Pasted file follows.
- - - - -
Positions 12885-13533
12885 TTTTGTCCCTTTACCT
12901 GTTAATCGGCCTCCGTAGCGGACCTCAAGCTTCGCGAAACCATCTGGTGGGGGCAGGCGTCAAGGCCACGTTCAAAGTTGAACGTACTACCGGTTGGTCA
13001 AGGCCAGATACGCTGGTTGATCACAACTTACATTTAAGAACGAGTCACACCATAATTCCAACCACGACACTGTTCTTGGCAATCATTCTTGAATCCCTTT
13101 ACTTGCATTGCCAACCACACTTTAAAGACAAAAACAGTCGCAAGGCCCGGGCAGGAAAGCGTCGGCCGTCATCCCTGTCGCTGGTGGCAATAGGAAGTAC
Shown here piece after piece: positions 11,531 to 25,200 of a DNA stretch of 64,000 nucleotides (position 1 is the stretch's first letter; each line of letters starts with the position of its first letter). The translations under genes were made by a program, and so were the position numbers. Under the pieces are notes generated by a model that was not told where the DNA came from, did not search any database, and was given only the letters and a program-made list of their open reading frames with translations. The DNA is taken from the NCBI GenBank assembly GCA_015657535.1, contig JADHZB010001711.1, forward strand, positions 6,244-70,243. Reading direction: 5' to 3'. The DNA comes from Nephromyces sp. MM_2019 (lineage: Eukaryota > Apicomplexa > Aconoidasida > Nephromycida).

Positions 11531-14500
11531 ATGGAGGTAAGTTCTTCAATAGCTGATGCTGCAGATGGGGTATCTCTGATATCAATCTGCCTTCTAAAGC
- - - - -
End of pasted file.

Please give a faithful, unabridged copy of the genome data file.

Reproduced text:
Positions 12885-13533
12885 TTTTGTCCCTTTACCT
12901 GTTAATCGGCCTCCGTAGCGGACCTCAAGCTTCGCGAAACCATCTGGTGGGGGCAGGCGTCAAGGCCACGTTCAAAGTTGAACGTACTACCGGTTGGTCA
13001 AGGCCAGATACGCTGGTTGATCACAACTTACATTTAAGAACGAGTCACACCATAATTCCAACCACGACACTGTTCTTGGCAATCATTCTTGAATCCCTTT
13101 ACTTGCATTGCCAACCACACTTTAAAGACAAAAACAGTCGCAAGGCCCGGGCAGGAAAGCGTCGGCCGTCATCCCTGTCGCTGGTGGCAATAGGAAGTAC
Shown here piece after piece: positions 11,531 to 25,200 of a DNA stretch of 64,000 nucleotides (position 1 is the stretch's first letter; each line of letters starts with the position of its first letter). The translations under genes were made by a program, and so were the position numbers. Under the pieces are notes generated by a model that was not told where the DNA came from, did not search any database, and was given only the letters and a program-made list of their open reading frames with translations. The DNA is taken from the NCBI GenBank assembly GCA_015657535.1, contig JADHZB010001711.1, forward strand, positions 6,244-70,243. Reading direction: 5' to 3'. The DNA comes from Nephromyces sp. MM_2019 (lineage: Eukaryota > Apicomplexa > Aconoidasida > Nephromycida).

Positions 11531-14500
11531 ATGGAGGTAAGTTCTTCAATAGCTGATGCTGCAGATGGGGTATCTCTGATATCAATCTGCCTTCTAAAGC